When stand-up comedian Kumail (Kumail Nanjiani) is heckled by graduate student Emily (Zoe Kazan) at one of his shows, it leads to a flirtation, which leads to a one-night stand – and then, unexpectedly, to something more serious. But their blossoming relationship is about to hit two major roadblocks.
The first is Kumail’s parents, first-generation Pakistani immigrants who dote on their son but are determined that he will have a traditional arranged marriage. And the second is a mysterious illness which lands Emily in hospital, in a medically induced coma. As he waits anxiously by her side and wrestles with his doubts about their relationship, Kumail forms a bond with her parents (Ray Romano and Holly Hunter) which will change everything.
Joe (Nick Robinson) is sick of putting up with the moods of his distant, widowed father (Nick Offerman). Meanwhile, Joe’s best friend Patrick (Gabriel Basso) is being driven round the bend by his own doting parents, the Keenans (Megan Mullally and Marc Evan Jackson). The two teenagers make a pact: they’ll run away and build their own house deep in the woods, make their own rules, and live their own lives. Somehow, diminutive oddball Biaggio (Moises Arias) ends up tagging along with them.
For a while, everything seems perfect as the three boys enjoy their freedom – though their attempts to live off the land leave something to be desired. But then Joe invites Kelly (Erin Moriarty), the girl with whom he’s infatuated, into their secret idyll, and there’s trouble in paradise.
This is a child-friendly guide; some of the discussion questions are for younger viewers. Kubo and the Two Strings is rated PG for mild fantasy violence, scary scenes
The Scoop – A deep, dark and mind-blowingly magical adventure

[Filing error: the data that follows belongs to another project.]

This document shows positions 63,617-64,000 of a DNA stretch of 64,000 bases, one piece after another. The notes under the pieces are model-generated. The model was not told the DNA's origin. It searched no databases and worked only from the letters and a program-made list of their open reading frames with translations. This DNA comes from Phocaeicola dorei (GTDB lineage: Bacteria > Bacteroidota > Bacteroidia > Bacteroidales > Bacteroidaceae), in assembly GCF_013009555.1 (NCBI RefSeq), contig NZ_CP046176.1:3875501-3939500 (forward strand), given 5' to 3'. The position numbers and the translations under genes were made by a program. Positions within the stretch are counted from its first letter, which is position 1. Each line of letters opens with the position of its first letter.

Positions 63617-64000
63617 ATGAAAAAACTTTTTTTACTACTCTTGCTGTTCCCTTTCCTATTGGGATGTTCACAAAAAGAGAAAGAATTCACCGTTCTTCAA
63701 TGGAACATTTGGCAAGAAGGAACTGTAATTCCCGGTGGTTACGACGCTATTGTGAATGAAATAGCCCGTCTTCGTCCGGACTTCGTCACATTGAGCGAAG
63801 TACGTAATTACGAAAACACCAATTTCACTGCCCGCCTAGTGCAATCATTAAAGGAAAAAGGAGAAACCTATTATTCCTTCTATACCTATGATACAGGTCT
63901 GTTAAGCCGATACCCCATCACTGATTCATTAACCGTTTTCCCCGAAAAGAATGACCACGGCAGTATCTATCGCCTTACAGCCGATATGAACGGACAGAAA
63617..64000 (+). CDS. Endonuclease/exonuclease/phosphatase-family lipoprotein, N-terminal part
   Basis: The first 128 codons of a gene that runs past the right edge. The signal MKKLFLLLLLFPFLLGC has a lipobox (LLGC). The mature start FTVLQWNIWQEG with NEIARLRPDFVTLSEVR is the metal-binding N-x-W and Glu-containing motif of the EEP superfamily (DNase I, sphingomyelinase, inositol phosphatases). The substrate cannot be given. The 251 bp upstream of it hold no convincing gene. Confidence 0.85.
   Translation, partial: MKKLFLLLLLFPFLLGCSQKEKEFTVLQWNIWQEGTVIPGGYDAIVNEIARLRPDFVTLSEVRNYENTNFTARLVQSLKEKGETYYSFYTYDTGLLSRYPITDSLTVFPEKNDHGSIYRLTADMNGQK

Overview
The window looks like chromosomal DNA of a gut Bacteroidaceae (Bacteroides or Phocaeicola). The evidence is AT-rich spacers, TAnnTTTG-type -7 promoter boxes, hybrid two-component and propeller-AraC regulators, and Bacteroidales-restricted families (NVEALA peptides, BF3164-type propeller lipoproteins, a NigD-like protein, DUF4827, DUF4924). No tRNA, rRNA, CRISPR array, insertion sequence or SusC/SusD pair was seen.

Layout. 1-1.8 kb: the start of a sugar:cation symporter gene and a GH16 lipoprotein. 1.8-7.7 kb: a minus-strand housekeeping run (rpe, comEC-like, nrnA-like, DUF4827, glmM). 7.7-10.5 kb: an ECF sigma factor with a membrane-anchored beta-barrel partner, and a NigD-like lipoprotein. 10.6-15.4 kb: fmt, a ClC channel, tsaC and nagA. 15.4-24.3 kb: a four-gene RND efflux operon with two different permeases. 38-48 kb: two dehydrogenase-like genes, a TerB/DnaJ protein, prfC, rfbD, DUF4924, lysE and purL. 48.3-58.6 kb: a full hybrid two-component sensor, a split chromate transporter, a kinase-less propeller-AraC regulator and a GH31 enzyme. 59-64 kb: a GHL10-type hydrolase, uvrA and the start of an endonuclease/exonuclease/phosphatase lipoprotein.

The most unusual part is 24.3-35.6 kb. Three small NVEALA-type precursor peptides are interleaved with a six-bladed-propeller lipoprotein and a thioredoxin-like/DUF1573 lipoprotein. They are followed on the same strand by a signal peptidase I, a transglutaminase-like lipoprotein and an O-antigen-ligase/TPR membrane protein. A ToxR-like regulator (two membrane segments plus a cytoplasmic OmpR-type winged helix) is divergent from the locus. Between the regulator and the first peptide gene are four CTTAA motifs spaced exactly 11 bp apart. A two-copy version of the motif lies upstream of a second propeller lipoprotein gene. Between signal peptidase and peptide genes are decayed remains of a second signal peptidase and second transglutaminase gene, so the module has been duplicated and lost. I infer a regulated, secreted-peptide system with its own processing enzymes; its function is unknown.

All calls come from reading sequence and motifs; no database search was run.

Kubo (Art Parkinson) is a fearless storyteller whose days are spent entertaining crowds in the marketplace with tales of adventure. His nights, however, are spent caring for his sick mother, and wondering about the father he never got to meet.
Then Kubo unwittingly catches the attention of the villainous Moon King (Ralph Fiennes) and is plunged into an adventure of his own. Torn away from his home, he must embark on a quest to salvage the lost pieces of his father’s armour – accompanied by his fierce protector Monkey (Charlize Theron), and the dim-witted Beetle (Matthew McConaughey), a cursed Samurai warrior.
This is a child-friendly guide; some of the discussion questions are for younger viewers. The BFG is rated PG for mild threat.
TheScoop – A delight from start to finish, The BFG sees Spielberg bottle Roald Dahl’s magic.
Sophie (Ruby Barnhill) knows how to stay safe from the monsters that lurk in the small hours of the night. Don’t get out of bed. Don’t go to the window. Don’t pull back the curtain.
But when she catches a glimpse of a huge, shadowy figure lurking outside the London orphanage where she lives, Sophie can’t help herself. The giant (Mark Rylance) snatches her away and carries her off to the ramshackle cave where he lives – but it turns out that he’s nothing to be afraid of. In fact this big, friendly, word-mangling, dream-catching creature needs help defeating some monsters of his own.